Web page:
The storm that was brewing for some weeks now over the stability of Greek systemic banks still overburdened by NPLs/NPEs finally erupted by a sell-off of bank shares at the (almost defunct) Athens Stock Exchange. The sell-off was initiated by short-sellers who had built positions on Greek banks and who were getting nervous due to the slow pace these banks were trying to shed problem loans from their balance sheets. (At this point one should keep in mind that, after three successive bail-outs of Greek systemic banks with the use of public funds, the management of all of them lies in the hands of SSM-selected, or at least SSM-approved officers).
The regulators - meaning the Bank of Greece and the SSM (and its local emanation, the HFSF) - were still issuing reassurances as to the capital adequacy and the inner stability of systemic Greek banks. Doing the sums and projections, investors to these same banks remained unconvinced. When Bloomberg reported on the extent of the bad-loan mountain (some 50% of their total loan portfolios) but added that the Greek Government plans to form an SPV to support the clean-up of bank balance sheets, the stock market seemed to stabilize. Still,the red ink that would result from clearing bad loans off balance sheets at steep discounts would gobble up the capital built up by these same banks. (The fact that most of the capital consists in deferred tax does little to alleviate fears).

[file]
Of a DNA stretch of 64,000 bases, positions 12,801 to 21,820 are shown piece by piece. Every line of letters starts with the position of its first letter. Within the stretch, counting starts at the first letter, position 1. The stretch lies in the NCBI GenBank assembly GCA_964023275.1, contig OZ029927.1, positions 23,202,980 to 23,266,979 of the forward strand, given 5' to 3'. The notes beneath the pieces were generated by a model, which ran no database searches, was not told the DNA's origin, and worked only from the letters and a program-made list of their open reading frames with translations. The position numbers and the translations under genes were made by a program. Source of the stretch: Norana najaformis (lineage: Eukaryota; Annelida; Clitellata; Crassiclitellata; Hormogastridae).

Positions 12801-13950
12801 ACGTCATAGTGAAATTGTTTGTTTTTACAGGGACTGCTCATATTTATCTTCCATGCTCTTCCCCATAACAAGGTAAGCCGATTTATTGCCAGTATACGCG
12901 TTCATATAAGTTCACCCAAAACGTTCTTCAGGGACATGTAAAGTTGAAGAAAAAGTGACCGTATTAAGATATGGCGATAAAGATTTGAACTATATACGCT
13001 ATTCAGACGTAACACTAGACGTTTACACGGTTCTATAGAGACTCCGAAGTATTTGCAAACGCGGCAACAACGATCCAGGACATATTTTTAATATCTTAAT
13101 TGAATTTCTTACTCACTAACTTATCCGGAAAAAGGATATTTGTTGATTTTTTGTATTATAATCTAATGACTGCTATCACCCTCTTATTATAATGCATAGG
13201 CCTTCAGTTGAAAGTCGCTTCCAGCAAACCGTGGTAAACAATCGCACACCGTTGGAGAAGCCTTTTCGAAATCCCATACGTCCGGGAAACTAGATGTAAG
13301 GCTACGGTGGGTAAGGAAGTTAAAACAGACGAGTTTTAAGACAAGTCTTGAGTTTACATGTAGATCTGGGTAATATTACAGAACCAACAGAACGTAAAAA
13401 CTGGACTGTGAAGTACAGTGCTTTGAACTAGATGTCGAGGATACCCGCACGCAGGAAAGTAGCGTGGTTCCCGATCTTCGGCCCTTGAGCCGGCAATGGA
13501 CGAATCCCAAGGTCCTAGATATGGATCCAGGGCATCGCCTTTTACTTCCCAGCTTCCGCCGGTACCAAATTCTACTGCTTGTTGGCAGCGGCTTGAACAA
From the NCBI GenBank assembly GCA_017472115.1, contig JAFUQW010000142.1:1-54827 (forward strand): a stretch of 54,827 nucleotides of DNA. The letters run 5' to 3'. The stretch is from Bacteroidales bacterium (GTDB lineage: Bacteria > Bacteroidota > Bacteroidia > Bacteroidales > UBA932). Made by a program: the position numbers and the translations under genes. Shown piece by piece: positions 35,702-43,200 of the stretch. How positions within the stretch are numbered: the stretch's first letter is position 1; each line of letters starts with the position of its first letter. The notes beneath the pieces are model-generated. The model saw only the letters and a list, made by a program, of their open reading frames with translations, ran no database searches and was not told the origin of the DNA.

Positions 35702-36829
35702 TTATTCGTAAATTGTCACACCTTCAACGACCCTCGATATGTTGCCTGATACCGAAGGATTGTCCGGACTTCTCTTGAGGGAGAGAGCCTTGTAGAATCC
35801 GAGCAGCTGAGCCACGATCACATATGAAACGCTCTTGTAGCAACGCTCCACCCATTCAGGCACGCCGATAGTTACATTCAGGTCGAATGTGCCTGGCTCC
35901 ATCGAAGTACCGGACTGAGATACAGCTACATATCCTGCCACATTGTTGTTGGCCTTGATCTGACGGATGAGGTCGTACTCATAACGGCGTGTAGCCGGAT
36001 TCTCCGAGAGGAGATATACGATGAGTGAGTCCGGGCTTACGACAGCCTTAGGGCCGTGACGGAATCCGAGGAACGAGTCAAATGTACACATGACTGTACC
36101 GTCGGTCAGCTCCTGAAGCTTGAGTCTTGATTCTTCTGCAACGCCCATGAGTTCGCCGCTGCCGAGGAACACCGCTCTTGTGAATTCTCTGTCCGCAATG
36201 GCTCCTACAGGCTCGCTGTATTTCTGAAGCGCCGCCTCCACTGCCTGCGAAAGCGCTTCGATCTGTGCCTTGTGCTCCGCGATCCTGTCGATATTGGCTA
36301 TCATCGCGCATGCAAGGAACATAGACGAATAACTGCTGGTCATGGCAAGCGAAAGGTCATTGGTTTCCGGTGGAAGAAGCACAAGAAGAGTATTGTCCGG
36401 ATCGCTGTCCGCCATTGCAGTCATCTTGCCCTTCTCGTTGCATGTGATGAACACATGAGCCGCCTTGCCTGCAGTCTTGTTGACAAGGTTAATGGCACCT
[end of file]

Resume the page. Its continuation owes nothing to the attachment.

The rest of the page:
Greek authorities have taken a reassuring stance; the regulators - BoG and the SSM - remain silent; the ESM, who was reported to be inclined to accept that funds of the cash buffer built up so as to provide a back-stop for Greek debt service (were the markets to prove too tumultuous in the next two years...) , be used to help along with a “bad bank” or even an APS/Asset Protection Scheme for Greek systemic banks issued a strong denial. All in all, this proves far more than a storm in a teacup - although not any sort of a hurricane, still.